Craniosynostosis occurs when the sutures, edges of the skull bones, in an infant’s skull close too early. Normally, these sutures close between the ages of two and three. The head stops growing in the places where the sutures have fused, causing the skull and facial bones to expand abnormally.
Craniosynostosis often occurs by chance, but can be linked to certain genetic disorders such as:
- Carpenter syndrome
- Crouzon syndrome
- Pfeiffer syndrome
- Saethre-Chotzen syndrome
These disorders are either autosomal recessive, needing two copies of the gene for the condition to expressed, or autosomal dominant, needing one gene for the condition to be expressed. It is important for families to be tested to uncover a genetic cause for craniosynostosis.
If left untreated, craniosynostosis can lead to:
- Developmental Delay
- Head deformity
- Increased pressure on the brain
Types of Craniosynostosis
There are several types of craniosynostosis. They are named for the suture or sutures involved. The three most common types of craniosynostosis are scaphocephaly, plagiocephaly, and trigonocephaly.
Scaphocephaly is the most common type of craniosynostosis. It involves the closing of the sagittal suture which runs down the middle of the top of the head. This fusion causes a long, narrow skull and a broad forehead. Scaphocephaly is more common in boys than in girls.
Plagiocephaly is the next most common type of craniosynostosis and is most common in girls than boys. It involves the closing of the sutures that run from the top of the head toward either ear. There are two types of plagiocephaly, anterior and deformational.
Anterior plagiocephaly occurs when either the right or left side of the coronal suture fuses. Also called coronal synostosis, this condition causes the forehead to stop growing and produces a flattening of the brow and forehead on the affected side and a prominent forehead on the opposite side.
Deformational plagiocephaly, which is a more common type of plagiocephaly, occurs when the head becomes misshaped due to repeated pressure to the same area of the head. Not actually craniosynostosis, this condition does not require surgery. The increase in the number of infants with deformational plagiocephaly may be linked to the “Back to Sleep” initiative meant to help prevent sudden infant death syndrome (SIDS). Treatment for this type of plagiocephaly depends on the severity of the child’s condition.
Trigonocephaly, a rare form of craniosynostosis, is a fusion of the forehead suture which runs from the middle of the forehead toward the nose. This type of fusion could lead to a ridge running down the middle of the forehead. In these cases, the forehead can appear pointed and the eyes may be placed close together. Trigonocephaly is more common in boys than girls.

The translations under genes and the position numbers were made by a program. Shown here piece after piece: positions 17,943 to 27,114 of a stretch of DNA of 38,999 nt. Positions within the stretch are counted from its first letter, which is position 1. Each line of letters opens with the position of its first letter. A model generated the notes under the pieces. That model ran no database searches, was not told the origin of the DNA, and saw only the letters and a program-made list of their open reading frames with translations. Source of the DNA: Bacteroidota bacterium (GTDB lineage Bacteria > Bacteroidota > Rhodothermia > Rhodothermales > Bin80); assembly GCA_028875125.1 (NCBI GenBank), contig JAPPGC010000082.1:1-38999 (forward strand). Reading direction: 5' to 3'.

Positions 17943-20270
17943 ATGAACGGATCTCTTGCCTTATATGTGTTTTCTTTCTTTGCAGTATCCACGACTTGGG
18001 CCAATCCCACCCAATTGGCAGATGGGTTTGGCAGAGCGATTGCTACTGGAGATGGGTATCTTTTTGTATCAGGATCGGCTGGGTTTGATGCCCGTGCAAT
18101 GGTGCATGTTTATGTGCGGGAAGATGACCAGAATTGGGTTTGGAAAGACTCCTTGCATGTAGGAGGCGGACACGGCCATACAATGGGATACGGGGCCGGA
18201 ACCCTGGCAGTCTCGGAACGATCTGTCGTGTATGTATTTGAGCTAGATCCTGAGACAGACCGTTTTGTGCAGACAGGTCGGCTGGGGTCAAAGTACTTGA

Diagnosis of Craniosynostosis
Abnormal changes in the shape of an infant’s head or face are the most noticeable signs of craniosynostosis. Other symptoms include:
- Bony ridges along the affected sutures
- Bulging eyes and/or fontanel (soft spot)
- Developmental delays
- Facial abnormalities
- High-pitched crying
- Increased head circumference
- Increased irritability
- Poor feeding or projectile vomiting
Cranionsynostosis can be observed at birth or identified later after a physical exam and diagnostic testing. During the visit, the doctor may ask about the infant’s prenatal and birth history and family history of craniosynostosis or facial abnormalities, and developmental delays. Measurements of the child’s head will also be taken at this time. Your physician may also conduct:
- Diagnostic imaging tests, such as CT scans, to check for fusions
- Genetic tests, to identify any syndromic causes
- X-rays, which also check for fused sutures
Treatment of Craniosynostosis
The goal of treatment for craniosynostosis is to relive the pressure inside the skull so that the brain can grow properly and correct any deformities. Specific treatment options rely on: the child’s age and health, the severity and type of craniosynostosis, the child’s tolerance to medications, therapies, and procedures, the parent’s preference, and the overall expectations.
Surgical and non-surgical treatment options are available for children with craniosynostosis.
Surgery for Craniosynostosis
Surgery is typically recommended for craniosynostosis treatment. Because the bones are still soft, the best time to perform surgery is before the age of one and as early as one month, depending on the severity of the condition.
There are two types of surgeries used to correct craniosynostosis, traditional surgery and minimally invasive endoscopic surgery.
Traditional Surgery – Calvarial Vault Remodeling